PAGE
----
Growing up in the Washington D.C. area, Suns forward Grant Hill was used to digesting politics with his meatloaf at the dinner table. With a mother that was once suitemates with Hillary Clinton at Wellesley College, it only seemed natural that Hill would be not only monitoring Tuesday’s election, but playing a role in it.
As Hill posted 11 points in the Suns’ 114-86 road victory of the Nets, he paid close attention during timeouts as the in-arena PA announcer provided updates of the presidential race. But it wasn’t until he was on the bus to the airport that he finally heard that Barack Obama had won his bid for the White House.
“It’s like, wow, I can’t believe it,” Hill said. “Even until the last minute, even though he was up in the polls and projected to win, there was still a nervous energy there on my part that it was almost too good to be true.”
It was on the bus, via cell phone, that he and his wife, Tamia, were able to soak in the historical significance of the first African-American to be named President of the United States. But to the Hills, the election was more personal than that.
Hill’s mother, Janet, who acts as a vice president of a D.C. corporate consulting firm, first took notice of Obama some years ago, when she was mentoring his wife, Michelle. Janet would actually help Michelle get appointed to her first corporate board.
Besides Janet’s relationship with Michelle, Janet’s business partner had a son serve as a chief consultant on Obama’s campaign. And although the Suns forward had heard rumblings about Obama for some time, Obama registerd his first real imprint on Hill’s consciousness when he delivered a sizzling keynote address at the 2004 Democratic National Convention, a speech that would eventually thrust him into the national spotlight.
In May of 2007, when Obama was far from the frontrunner as the nominee for the Democratic Party, Hill decided to co-host a fundraiser for him in Washington D.C. At that moment in time, the crowd was filled with supporters of Hillary Clinton and undecided Democrats that wanted to hear what Obama’s ideas were. It was there that he became more familiar with Obama on a personal level.
“He just had the ability to connect,” Hill said. “Amidst all of that chaos (of his campaign), when you’re shaking his hand and talking to him, he made us feel like we were the most important people in the world.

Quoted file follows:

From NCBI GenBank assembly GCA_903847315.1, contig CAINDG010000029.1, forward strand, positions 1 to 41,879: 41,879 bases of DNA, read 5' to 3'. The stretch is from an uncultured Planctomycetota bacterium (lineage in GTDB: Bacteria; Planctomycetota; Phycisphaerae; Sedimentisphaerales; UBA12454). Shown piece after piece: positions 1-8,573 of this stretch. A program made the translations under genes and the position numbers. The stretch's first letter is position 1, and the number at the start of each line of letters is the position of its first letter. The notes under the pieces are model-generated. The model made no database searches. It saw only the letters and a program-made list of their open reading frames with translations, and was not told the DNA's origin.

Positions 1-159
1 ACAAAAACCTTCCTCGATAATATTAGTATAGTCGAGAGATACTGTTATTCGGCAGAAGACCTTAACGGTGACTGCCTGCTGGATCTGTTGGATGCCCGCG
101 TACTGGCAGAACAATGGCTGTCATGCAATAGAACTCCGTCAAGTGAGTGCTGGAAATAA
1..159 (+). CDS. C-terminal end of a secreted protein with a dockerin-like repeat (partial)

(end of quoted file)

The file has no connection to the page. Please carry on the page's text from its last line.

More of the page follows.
“We were just really stunned and we were in awe of him and how he just made us feel very important. He had that ‘it’ thing and it certainly came across in my first meeting.”
That quality would be reiterated a few months later when Hill and his wife were driving in Arizona and he received a phone call from the Illinois Senator, who had called him to thank him for the fundraiser and his support. As Hill was talking on the phone, he attempted to whisper to his curious wife that it was Obama on the phone.
“He’s got my cell phone number,” Hill recalls whispering to his wife. “That was the kid and fan in all of us that certainly came out at that point in time.”
As the campaign marched on, Hill became more and more attracted to his message, and although Janet was friends with Hillary Clinton back in college, the entire Hill family threw their support behind Obama.
For the former Rookie of the Year, it was his similarities to Obama’s views on health care and the war in Iraq that earned his vote. He also admired his intelligence and judgment, believing that Obama will provide a refreshing voice that will lead the country in the right direction.
“Just to see the momentum slowly develop and get to a point to where he is now, what he has been able to accomplish, how he has run an unbelievable campaign while refraining from going dirty in the process,” Hill said. “He handles himself with class and respect. It just has been a long process, but it certainly has been a fun one to follow and to witness something truly special.”
Hill, who won the 2007-08 NBA Sportsmanship Award and is known as one of the more respected and eloquent players in the league, seems primed for a career in public service once his playing days are over. But the former Duke graduate is reluctant to commit himself to such a path.
“As an adult and taxpayer, I’ve enjoyed following and participating in the whole political process,” he said. “But I’ll have to wait and see.”
To Hill, the desire to hold office seems to have skipped a generation.
“My first-grader wants to be President and that’s all she talks about,” the seven-time All-Star said.
His daughter, Myla, can often be found asking fellow classmates whether or not they are Republican or Democrat, most likely in preparation for her presidential bid in 2048. For Hill, he believes much of his daughter’s enthusiasm should be credited to none other than Obama.
“Fortunately for her, she now has that example,” Hill said. “Here’s a 6-year old that is surprisingly pretty passionate about politics. But, I think maybe she talks to her grandmother too much. Who knows?”